Another issue to think about is what you expect from an older wine critic. People new to wine often believe that wine critics get better as they get older! I know, how nuts is that? Why would they get better with age? Sure, up to a certain point, they’re maturing, starting to round out, gain some depth and richness. But not long after that, they’ve plateaued, and are simply hanging on before their inevitable steep decline.

Sure, you can look at the brand and think, “Wow, I’ve got vintage Matt Kramer here,” but when you look closely, you’re in for a huge disappointment. That wine critic has just been around too long. It happens. And, sadly, it seems to be happening a lot more lately. Too many aging wine critics are long past their “Use By” dates. If they were chickens, we’d all have salmonella.

Many wine lovers come to the realization that they simply have far too many wine critics, and that therefore it’s hard to avoid so many of them going over the hill. This is symptomatic of the wine era we live in — wine critics are ridiculously cheap. And so we have too many. The problem is more and more are being produced. Many are cheap knockoffs produced in Asia.

Also, the internet is overflowing with wine critics, most for sale and many completely fake. Every winery knows that when you buy a wine critic today, you just don’t know what you’re getting. Not like the old days when a 96 point score meant something and was worth buying. Now when you buy a new wine critic, the chances that the wine critic will get better, reward your investment, are very slim. The vast majority of wine critics being produced today will be worthless in just a few years. I don’t think anyone who has had any exposure to them would argue with that.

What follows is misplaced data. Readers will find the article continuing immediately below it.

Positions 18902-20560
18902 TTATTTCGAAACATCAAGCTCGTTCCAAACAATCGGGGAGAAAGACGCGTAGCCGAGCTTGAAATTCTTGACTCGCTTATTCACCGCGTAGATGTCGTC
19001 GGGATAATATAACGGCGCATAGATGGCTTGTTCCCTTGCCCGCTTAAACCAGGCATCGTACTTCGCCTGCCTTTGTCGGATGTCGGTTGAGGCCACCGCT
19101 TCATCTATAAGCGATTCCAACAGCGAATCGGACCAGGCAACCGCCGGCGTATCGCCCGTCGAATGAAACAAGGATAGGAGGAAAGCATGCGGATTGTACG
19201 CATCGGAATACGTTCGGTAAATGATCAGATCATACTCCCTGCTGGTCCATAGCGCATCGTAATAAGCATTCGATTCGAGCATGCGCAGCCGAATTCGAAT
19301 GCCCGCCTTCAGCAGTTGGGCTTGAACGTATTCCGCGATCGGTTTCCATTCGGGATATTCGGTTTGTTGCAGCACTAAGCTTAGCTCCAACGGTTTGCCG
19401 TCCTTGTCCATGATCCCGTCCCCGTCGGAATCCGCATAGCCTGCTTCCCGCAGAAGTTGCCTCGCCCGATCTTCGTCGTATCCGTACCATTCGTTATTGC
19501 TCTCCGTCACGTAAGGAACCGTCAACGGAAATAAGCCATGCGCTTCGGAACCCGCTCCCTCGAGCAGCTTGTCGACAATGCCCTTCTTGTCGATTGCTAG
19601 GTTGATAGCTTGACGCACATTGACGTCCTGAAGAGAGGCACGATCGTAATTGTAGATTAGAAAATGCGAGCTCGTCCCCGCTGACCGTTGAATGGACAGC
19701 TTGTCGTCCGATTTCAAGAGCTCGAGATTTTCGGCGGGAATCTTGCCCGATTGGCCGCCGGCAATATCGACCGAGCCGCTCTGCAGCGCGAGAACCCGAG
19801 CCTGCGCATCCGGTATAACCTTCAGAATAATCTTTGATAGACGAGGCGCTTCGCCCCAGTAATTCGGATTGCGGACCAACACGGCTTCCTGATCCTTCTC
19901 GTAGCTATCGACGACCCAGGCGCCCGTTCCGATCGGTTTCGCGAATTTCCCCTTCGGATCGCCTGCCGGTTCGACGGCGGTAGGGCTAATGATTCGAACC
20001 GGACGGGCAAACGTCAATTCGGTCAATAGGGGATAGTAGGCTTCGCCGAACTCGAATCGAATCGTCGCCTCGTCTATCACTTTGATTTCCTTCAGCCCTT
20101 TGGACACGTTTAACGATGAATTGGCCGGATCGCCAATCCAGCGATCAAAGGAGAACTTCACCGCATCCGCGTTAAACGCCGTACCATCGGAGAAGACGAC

So how do we know which wine critics will improve with age? It’s always something of a crap shoot. And perhaps personal taste. I, for one, don’t like flabby wine critics. Which pretty much rules out every single one of them. You might find that you like yours on the flabby side. That’s fine, and you are in luck! There’s no right or wrong. When it comes to a young wine critic, I find I like a little tartness. A little tart is my preferred young wine critic, but that’s just me. If you know any, drop me a line.

The truth is that ageing wine critics can be a huge mistake. They may be useful or entertaining as you collect them, but they’re just so damned hard to get rid of once they get older! No one wants them, they just keep piling up, like so many pitbulls in the animal shelter. And, despite my persistent lobbying, euthanasia, which works so well with pitbulls, hasn’t been legalized for ageing wine critics. Yet.

Ageing wine critics is not for the beginner. If you’re new to wine, it’s best to simply dismiss aging wine critics. You’ll only waste your money. But what are we to do with all the aging wine critics gathering dust all over the wine world? There’s only so much room in “World of Fine Wine.” And the vast majority of them have lost their value to collectors altogether. It’s a sad and sticky situation. We gaze upon them and remember their past glories, then wish we hadn’t kept them around for so long. But that’s all part of the game, that’s all part of the wine business. Live and learn. Then take them out and throw them in the dumpster.